When parents are supported to read and play children are more ready for school
The Sector > Research > When parents are supported to read and play children are more ready for school

When parents are supported to read and play children are more ready for school

by Freya Lucas

December 27, 2022

When parents are guided to read and play with their babies, they are more tuned in to their cognitive development by the time the children turn two years old, which in turn leads to improved school readiness by the age of four years, new research from NYU Grossman School of Medicine; NYU Steinhardt School of Culture, Education, and Human Development; and the University of Pittsburgh has shown. 


The new study evaluated the effects of a parental education and support program developed by the researchers, known as Smart Beginnings, for primarily Black and Hispanic children growing up in low-income and under-resourced communities. Smart Beginnings is an integration of two programs – Video Interaction Project (VIP) and the Family Check-Up (FCU), and builds on previous studies which have shown that children in minoritized, low-income families are more likely to have behavioural problems, such as hyperactivity from prolonged toxic stress, and to perform more poorly in school.


For the study, 403 newborns in New York and Pittsburgh were voluntarily enrolled by their mothers, with half randomly assigned to receive Smart Beginnings while the rest received standard pediatric primary care. Most of the mothers were married or had a live-in partner, and all were eligible for Medicaid. Almost all were Black or Hispanic.


As part of the VIP component of Smart Beginnings, mothers were videotaped with their infants for three to five minutes during routine monthly check-ups as they played with a new toy such as cars or black and white patterned blocks. A trained coach encouraged interaction as they played. Mothers took home the videotape and educational pamphlets and were encouraged to repeat the playtime at home. As the children got older, books were also given to the parents to read to the children.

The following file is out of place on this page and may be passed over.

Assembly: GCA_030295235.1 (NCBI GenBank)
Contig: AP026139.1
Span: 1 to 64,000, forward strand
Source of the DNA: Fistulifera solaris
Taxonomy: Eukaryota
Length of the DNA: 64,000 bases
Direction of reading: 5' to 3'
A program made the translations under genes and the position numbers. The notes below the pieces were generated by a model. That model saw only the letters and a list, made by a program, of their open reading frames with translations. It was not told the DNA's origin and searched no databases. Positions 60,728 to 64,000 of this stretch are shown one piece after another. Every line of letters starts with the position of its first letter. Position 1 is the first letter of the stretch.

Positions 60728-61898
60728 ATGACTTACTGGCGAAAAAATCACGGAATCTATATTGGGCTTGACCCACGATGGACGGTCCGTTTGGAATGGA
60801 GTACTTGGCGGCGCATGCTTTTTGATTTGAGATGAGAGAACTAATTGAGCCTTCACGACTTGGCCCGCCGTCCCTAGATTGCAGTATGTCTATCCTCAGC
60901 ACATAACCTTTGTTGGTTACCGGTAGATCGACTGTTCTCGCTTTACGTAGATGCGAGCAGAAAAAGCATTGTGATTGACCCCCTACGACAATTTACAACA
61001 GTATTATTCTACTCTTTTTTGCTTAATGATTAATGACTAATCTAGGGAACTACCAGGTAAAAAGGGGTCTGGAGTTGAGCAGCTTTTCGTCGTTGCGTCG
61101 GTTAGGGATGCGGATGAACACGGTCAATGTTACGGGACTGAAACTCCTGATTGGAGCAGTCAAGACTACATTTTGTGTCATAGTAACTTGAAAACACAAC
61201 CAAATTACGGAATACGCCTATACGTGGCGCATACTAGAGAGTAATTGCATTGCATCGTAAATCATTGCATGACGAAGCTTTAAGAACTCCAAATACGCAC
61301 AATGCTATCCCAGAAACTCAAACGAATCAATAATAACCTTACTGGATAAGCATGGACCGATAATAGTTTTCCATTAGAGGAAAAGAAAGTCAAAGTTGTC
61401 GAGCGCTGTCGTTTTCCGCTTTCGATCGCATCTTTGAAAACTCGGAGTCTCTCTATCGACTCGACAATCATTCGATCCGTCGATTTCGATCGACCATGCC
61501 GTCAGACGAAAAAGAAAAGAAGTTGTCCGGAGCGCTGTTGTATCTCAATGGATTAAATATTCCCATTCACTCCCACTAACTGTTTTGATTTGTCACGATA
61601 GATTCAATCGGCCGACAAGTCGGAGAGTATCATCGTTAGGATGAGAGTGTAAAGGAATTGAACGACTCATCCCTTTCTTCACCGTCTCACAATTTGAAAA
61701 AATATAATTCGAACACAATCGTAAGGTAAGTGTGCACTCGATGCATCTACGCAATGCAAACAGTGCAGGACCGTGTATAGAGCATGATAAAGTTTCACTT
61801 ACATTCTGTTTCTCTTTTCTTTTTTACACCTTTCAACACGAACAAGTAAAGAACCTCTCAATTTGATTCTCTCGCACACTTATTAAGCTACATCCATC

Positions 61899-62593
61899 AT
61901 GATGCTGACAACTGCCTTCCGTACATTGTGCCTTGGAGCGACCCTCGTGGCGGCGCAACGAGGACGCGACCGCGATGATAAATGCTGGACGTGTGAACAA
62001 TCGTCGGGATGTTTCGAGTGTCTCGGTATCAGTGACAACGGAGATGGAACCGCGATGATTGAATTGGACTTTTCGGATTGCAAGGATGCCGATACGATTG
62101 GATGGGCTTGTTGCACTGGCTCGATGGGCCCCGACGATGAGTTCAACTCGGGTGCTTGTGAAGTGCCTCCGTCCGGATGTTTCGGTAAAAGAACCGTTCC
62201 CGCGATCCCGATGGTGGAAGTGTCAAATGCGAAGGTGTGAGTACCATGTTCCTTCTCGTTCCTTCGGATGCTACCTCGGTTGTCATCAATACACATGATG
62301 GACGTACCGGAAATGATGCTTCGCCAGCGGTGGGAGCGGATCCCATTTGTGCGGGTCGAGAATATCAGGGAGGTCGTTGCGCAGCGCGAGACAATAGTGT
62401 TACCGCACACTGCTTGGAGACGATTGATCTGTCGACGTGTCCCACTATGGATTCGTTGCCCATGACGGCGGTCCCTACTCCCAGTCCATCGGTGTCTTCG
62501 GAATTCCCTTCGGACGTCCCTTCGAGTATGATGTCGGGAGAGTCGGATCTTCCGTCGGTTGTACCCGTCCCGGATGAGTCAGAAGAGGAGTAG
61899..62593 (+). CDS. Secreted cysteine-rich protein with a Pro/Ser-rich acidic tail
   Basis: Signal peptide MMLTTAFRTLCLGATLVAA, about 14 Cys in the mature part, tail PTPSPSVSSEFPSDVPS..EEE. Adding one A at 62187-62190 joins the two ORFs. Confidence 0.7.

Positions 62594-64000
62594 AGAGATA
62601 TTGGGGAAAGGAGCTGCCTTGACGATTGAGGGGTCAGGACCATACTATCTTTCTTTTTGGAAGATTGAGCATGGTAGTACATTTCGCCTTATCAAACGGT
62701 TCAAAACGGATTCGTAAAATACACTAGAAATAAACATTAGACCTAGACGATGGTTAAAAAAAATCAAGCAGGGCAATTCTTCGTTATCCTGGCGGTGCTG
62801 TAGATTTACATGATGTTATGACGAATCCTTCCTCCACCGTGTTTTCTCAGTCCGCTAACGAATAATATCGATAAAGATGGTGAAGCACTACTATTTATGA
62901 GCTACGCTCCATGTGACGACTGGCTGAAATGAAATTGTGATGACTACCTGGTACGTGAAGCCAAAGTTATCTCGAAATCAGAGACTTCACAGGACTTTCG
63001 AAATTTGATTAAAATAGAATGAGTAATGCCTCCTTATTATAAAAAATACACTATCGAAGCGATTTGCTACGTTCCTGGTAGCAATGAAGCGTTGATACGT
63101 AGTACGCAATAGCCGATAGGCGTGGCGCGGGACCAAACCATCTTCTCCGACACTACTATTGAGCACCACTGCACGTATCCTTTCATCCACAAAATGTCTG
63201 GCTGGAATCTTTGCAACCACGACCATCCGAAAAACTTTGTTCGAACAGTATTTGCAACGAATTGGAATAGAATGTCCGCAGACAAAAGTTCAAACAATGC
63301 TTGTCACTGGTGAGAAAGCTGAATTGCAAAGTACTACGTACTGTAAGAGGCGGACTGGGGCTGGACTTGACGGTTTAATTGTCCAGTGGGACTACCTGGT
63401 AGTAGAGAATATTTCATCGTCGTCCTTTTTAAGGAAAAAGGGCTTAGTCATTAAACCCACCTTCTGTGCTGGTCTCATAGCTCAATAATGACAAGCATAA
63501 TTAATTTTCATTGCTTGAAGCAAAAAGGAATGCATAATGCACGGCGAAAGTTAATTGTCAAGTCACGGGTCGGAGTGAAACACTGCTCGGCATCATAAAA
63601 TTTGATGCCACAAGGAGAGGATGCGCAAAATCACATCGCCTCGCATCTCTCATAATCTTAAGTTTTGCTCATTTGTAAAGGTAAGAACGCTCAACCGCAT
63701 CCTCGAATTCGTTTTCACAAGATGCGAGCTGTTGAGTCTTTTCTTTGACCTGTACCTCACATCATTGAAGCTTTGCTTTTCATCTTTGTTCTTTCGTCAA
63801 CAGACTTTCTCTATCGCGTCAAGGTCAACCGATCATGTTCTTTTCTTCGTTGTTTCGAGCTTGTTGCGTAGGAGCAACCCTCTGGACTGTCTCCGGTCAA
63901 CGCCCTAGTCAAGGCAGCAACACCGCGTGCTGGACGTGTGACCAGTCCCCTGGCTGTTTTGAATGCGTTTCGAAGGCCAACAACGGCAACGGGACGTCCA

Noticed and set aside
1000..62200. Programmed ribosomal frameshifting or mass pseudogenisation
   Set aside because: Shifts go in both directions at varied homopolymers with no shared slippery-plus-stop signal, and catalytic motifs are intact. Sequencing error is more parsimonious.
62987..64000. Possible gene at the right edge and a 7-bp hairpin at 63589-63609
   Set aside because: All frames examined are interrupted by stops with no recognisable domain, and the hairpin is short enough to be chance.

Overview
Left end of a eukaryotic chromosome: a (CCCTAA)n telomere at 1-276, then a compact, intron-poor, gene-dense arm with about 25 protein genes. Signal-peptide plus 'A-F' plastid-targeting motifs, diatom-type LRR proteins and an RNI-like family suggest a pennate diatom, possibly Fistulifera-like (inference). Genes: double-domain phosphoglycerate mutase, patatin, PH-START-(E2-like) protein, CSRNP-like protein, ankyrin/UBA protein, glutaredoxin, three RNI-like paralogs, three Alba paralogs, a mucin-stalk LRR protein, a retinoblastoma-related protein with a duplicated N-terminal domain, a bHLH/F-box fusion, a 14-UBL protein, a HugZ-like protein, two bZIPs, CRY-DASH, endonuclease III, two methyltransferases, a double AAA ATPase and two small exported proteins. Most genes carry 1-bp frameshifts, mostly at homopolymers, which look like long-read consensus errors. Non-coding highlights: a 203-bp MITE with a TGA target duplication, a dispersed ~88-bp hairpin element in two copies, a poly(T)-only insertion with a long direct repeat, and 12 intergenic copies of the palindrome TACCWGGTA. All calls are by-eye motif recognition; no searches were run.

In the FCU component of Smart Beginnings, at the six-month mark, the reading and playtime activities were followed up by a visit with a social worker at home or at the well-child clinic for families that had additional family management issues or child behaviour problems. Lasting as long as two hours, these conversational sessions were designed to screen for signs of family problems such as symptoms of depression in the mother, evidence of family violence, and lack of food. Counseling and government services were offered as needed. The social worker conducted another in-depth visit a year later.


During an analysis of the program, researchers found that by two years of age, scores for parents of 203 children who were randomly assigned to receive Smart Beginnings were significantly higher among three broad survey and observational measures of cognitive development and the home environment compared with scores of parents for 200 children who had been randomly chosen to receive standard pediatric primary care. This group receiving standard care still went for monthly visits to the pediatrician but did not receive any videotaped play and coaching, nor any sessions with a social worker.


“Our study adds to the evidence that positively stimulating cognitive development from infancy to toddlerhood through coaching of parents and home visits that encourage play and reading can dramatically improve the child-parent relationship, and shape the child’s social, emotional, and academic development later in life,” lead investigator Dr Elizabeth B. Miller said.


“Programs such as Smart Beginnings can possibly help reduce the disparities in early childhood development that disproportionately impact Black and Hispanic children in America,” she added.


The cost of the program is around one-tenth the cost of other interventional programs with similar goals, making it an affordable and effective alternative. To access the findings of the study please see here

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